Were you at all projecting in the scene when all the kids are yelling “We’re losing the light”?
I always loved that like. That’s a guilty pleasure. It’s totally unnecessary and some people are going to get it, and the people that don’t, don’t get it. It’s one of those things. I was toying as to whether or not to do it, but the kid who said it made me laugh so much I couldn’t resist it.
Did either the Will and Lee Carter characters resemble you as a child growing up, was their any nostalgia there?
Not really. I was never as interesting as either character. I don’t mean that to sound sort of, oh, how humble I am. Very early on when we were writing the first draft and it was based on our own experiences and they were great. But the script, we realized was aptly boring because [as kids] we had a great time. There was no conflict. We’d set out to try and capture how amazing it was to be eleven or twelve and not give a hoot about what people think or consequences and just to do the things you like doing. So we needed a story that served that and my own story didn’t. So, in trying to the capture the impact it seemed to make sense to move my story to a Plymouth Bedouin family I lived next door to for 25 years. It suddenly became the movie that we wanted to make and we started to capture in a bottle. It’s very hard to do it. We realized we couldn’t be slavish to reality. We were not making a documentary I suppose.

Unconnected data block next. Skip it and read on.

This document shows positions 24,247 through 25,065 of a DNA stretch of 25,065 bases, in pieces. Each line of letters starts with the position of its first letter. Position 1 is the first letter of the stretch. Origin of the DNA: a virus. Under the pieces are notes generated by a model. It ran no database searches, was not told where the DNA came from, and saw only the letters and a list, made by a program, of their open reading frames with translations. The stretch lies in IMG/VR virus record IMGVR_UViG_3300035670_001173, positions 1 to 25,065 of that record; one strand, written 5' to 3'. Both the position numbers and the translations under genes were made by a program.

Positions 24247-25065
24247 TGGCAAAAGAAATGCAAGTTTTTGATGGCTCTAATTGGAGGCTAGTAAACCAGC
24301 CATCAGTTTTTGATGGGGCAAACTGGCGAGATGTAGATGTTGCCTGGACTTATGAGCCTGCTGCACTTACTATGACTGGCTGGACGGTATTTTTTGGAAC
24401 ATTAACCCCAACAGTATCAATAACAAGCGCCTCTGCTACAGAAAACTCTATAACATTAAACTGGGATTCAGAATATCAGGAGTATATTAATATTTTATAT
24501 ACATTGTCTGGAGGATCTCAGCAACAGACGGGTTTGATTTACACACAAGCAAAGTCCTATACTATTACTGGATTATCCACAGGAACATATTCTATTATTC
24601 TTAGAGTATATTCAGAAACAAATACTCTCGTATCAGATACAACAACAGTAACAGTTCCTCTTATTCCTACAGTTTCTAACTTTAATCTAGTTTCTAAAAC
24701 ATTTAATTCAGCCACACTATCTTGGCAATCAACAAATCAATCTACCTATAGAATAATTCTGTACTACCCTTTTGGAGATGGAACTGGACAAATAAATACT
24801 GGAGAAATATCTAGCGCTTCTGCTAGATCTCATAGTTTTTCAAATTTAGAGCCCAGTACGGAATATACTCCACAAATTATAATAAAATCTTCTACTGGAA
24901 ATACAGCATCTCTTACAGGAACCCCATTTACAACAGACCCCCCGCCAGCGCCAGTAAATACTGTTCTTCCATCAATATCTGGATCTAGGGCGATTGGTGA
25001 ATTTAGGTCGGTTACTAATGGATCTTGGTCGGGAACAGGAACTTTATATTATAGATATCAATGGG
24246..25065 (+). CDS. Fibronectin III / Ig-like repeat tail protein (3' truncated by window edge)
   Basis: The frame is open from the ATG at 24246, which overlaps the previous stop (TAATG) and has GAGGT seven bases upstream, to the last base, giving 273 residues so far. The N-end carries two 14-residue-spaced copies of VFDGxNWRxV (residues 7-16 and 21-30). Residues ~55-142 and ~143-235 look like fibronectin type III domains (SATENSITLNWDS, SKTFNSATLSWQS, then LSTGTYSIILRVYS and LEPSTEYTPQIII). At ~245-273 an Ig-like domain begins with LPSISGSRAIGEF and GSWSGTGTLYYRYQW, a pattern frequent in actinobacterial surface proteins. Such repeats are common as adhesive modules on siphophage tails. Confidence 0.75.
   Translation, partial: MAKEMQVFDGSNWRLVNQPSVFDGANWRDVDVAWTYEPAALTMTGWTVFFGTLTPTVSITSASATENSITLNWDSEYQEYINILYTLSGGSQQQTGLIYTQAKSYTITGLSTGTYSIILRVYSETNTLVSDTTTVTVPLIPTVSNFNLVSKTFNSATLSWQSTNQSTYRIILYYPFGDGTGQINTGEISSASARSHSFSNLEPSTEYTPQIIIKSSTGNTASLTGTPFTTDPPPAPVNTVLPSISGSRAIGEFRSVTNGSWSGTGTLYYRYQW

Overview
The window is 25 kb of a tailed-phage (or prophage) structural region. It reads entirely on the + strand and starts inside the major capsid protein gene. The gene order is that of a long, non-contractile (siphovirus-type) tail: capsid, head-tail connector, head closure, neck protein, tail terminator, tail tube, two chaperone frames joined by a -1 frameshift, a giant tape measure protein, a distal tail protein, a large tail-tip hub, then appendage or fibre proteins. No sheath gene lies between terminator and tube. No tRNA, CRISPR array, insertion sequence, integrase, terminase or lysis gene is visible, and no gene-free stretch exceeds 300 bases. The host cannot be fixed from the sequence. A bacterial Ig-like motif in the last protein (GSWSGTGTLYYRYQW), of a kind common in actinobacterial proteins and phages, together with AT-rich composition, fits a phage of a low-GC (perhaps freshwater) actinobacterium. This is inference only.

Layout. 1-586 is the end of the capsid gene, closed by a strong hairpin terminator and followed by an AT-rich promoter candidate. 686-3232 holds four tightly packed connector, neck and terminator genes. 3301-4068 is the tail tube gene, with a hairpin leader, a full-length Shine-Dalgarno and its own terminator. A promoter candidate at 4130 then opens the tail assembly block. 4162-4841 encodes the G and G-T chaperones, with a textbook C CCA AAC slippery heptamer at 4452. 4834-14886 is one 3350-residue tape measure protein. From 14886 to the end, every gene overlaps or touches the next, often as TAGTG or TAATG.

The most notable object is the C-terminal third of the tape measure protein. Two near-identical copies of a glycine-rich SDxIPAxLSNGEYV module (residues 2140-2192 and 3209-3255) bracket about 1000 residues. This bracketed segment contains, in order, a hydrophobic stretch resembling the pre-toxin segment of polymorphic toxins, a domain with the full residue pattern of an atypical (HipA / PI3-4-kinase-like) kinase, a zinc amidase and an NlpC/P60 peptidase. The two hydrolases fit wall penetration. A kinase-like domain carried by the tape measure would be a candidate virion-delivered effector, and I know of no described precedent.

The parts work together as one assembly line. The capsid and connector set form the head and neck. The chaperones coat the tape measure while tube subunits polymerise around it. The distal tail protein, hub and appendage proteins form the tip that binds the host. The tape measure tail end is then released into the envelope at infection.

I know a lot of writers get attached to their own personal agenda and don’t look at the bigger picture.
That’s the trouble. You start it, then you realize quickly that just because it happened doesn’t mean it’s any good. It doesn’t always work that way. I’ve seen quite a lot films, they’re clearly based on personal experiences and they are a bit too literal. They haven’t translated them. It’s like trying to adapt a book. You can’t always be literal. You’ve got to sort of translate it.